For some time now Genmar has been an ailing company, suffering over indebtedness, high interest expense and cash flow problems with a large portion of its fleet without contract coverage and dependent on a weakening tanker market. The issue now is what stand its distressed asset private equity investor, Oaktree Capital, will take in this situation. Will they eventually take full control of the company, seek fresh management to recapitalize like they did with Beluga? Meanwhile, unsecured bondholders are in a parlous situation.

The Group was not well positioned for the 2008 meltdown. It had just absorbed Arlington Tankers, acquiring some attractive assets but at a high price and it was already carrying too much debt. When the window opened in early 2010 on Wall Street for seasoned equity, Peter Georgiopoulos gambled on a large block tanker acquisition deal from Metrostar.

The proved a bad timing decision and a misread of the tanker markets. Georgiopoulos paid a premium for the vessels over the market, but thereafter tanker rates started to plummet, triggering loan covenant violations and even compromising liquidity. Investors, who had bought into Genmar’s deal in the capital raise without discount, have literally lost their shirt with a penny stock today.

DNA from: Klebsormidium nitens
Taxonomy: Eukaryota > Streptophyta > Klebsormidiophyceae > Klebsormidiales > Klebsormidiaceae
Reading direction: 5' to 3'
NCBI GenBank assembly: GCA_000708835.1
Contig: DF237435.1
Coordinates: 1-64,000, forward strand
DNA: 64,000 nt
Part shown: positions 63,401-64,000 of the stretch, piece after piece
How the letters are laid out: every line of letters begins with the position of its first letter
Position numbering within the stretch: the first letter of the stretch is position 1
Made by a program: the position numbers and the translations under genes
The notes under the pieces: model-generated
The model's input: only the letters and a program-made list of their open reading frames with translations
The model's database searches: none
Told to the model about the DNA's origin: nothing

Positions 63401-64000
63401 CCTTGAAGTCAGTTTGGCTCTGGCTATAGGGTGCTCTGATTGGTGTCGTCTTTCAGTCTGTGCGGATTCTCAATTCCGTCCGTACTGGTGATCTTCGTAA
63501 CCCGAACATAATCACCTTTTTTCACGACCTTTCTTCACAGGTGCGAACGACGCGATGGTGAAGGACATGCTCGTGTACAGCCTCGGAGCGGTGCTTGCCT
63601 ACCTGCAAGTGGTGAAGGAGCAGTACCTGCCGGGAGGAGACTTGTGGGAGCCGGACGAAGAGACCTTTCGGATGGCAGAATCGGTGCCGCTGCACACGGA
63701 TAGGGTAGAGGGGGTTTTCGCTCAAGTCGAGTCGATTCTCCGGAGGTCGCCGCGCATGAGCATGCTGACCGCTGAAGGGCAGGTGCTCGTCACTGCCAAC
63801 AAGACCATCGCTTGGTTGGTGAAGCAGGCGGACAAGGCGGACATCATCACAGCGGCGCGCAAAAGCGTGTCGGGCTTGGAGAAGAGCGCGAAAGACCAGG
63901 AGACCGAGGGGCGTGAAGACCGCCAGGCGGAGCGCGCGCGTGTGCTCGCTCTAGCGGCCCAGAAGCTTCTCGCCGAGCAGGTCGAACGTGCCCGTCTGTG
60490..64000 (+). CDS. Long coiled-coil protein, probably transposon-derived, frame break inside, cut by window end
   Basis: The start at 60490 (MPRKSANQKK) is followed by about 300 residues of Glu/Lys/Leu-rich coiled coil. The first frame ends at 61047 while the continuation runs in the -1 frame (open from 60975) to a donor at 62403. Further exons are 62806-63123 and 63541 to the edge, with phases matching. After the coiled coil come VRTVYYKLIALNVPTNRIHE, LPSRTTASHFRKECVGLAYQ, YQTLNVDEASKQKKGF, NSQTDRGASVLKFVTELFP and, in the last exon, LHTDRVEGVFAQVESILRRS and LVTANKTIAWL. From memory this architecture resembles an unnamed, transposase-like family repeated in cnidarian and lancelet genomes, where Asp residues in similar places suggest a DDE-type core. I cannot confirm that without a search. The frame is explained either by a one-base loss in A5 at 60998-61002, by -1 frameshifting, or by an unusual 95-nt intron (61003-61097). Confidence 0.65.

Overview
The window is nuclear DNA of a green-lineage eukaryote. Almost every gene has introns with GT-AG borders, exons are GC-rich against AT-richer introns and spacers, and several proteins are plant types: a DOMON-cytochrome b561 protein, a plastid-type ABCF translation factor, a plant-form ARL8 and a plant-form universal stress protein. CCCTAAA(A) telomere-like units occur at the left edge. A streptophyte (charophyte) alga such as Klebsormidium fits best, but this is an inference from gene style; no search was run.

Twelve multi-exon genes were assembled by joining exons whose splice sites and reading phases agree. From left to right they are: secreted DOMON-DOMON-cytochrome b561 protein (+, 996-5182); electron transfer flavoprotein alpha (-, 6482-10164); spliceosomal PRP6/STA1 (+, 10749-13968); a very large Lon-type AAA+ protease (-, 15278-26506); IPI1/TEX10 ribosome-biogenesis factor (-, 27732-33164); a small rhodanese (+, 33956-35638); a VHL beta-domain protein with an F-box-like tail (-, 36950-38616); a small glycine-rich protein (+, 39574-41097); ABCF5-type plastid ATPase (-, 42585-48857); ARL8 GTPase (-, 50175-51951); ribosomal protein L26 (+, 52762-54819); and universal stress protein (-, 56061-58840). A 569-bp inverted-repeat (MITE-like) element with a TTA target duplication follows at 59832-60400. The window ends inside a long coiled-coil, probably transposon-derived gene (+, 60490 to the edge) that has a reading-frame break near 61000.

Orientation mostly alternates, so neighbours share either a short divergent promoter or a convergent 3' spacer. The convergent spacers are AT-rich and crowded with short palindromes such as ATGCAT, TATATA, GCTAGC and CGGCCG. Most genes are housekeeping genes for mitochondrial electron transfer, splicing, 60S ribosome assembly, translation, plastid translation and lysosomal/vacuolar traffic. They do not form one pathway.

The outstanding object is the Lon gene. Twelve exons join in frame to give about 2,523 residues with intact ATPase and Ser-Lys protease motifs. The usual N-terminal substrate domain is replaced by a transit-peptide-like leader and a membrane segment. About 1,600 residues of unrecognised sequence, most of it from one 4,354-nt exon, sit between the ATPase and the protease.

Genmar is hemorrhaging with a second quarter net loss of US$ 24 mio lifting losses for the first half to more than US$ 55 mio with time charter cover for the second half of the year falling to 42%. The “too big to fail firm” is funded through two bank facilities totaling US$ 850 mio at Libor plus 400 basis points and two bonds totaling US$ 500 mio with minimum interest rates of 12%. This does not even include the heavy cost of the US$ 200 mio Oaktree facility on top that is being capitalized. Interest costs were seven times higher than the firm’s earnings before interest, taxes, depreciation, and amortization for 2012!!!